By Jen Mills
There are about 4,000 members of the Huaorani tribe living in Ecuador’s rainforest, many still hunting for food using traditional methods such as catching monkeys with blow pipes and poison darts.
Pete Oxford, a conservation photographer from Devonshire, England, traveled to Ecuador recently to document the way the Huaorani live, a way of life under threat from deforestation and oil exploration.
His collection of photographs show men carrying prey including monkeys, a toucan and a wild boor. Members of the tribe allowed him to stay with them and photograph their daily lives, showing him their method of hunting with a long blow-pipe and poison dart to bring down animals in the trees.
“The Huaorani Indians are a forest people highly in tune with their environment,” Oxford says. “Many are now totally acculturated since the 1950s by missionaries.”
He adds: “Today they face radical change to their culture to the proximity of oil exploration within their territory and the Yasuni National Park and Biosphere Reserve, they are vastly changed.”
He set up the photo shoot through a Huaorani friend, a direct relative of those photographed, who wanted to depict them as close to their original culture as possible.
“They still largely hunt with blow pipes and spears eating a lot of monkeys and peccaries,” Oxford says.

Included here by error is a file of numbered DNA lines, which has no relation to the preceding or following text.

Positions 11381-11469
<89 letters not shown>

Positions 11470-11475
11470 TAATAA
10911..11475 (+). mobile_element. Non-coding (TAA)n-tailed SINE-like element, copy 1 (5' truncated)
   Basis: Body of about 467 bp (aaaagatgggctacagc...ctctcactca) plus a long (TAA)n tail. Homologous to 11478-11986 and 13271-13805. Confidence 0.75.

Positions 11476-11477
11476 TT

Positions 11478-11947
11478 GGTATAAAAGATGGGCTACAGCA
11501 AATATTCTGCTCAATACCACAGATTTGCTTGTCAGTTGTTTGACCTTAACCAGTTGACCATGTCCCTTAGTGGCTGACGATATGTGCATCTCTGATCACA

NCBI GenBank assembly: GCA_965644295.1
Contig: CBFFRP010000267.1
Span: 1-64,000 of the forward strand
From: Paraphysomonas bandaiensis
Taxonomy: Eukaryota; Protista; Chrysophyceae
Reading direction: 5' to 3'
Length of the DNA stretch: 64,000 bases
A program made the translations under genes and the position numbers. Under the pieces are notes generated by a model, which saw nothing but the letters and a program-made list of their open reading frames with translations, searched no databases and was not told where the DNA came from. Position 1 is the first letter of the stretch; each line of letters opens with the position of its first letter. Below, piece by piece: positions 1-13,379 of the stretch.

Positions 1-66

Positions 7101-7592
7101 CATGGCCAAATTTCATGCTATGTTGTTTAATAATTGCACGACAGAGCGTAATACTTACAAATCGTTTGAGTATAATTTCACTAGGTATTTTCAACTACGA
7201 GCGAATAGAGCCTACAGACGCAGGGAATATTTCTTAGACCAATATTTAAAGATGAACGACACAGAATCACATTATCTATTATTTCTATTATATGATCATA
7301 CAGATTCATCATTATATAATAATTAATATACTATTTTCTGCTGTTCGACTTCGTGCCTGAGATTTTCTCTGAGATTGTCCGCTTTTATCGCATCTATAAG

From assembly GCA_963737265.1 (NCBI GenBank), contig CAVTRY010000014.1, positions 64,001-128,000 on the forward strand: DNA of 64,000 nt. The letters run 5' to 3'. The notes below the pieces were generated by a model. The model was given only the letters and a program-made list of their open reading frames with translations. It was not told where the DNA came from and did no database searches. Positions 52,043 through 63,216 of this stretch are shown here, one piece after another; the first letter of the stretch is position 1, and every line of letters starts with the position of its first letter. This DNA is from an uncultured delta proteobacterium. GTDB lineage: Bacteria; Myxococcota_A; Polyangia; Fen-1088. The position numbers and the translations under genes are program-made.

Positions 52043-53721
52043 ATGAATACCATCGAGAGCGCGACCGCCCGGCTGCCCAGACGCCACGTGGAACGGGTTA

The Huaorani are also known as the Waorani, Waodani or the Waos and are native Amerindians. Their lands are located between the Curaray and Napo rivers and they speak the Huaorani language.
Oxford says that during his visit he was welcomed into the group and hopes that ancient cultures can be saved.
“I was accepted and everything that was theirs was mine to share,” he says.
“Unfortunately, I could not reciprocate and stayed in a small tent on which I had to put a small padlock,” Oxford says. “For a Huaorani, my computer cables were excellent tethers to tie up a dead peccary but for me represented being able to work or not.”
“In my lifetime, the world has witnessed a massive shrinking in world cultures and indigenous knowledge,’ Oxford says. “We are all homogenizing to the same thing. To me that is distressing and I aim to record as many ancient cultures as possible for the sake of posterity.”
‘One of my greatest joys is spending time with people unlike myself. I am very conscious that when I visit a ‘foreign’ tribe it is I, not them, who is foreign.”
See photos below.
Photo credit: Pete Oxford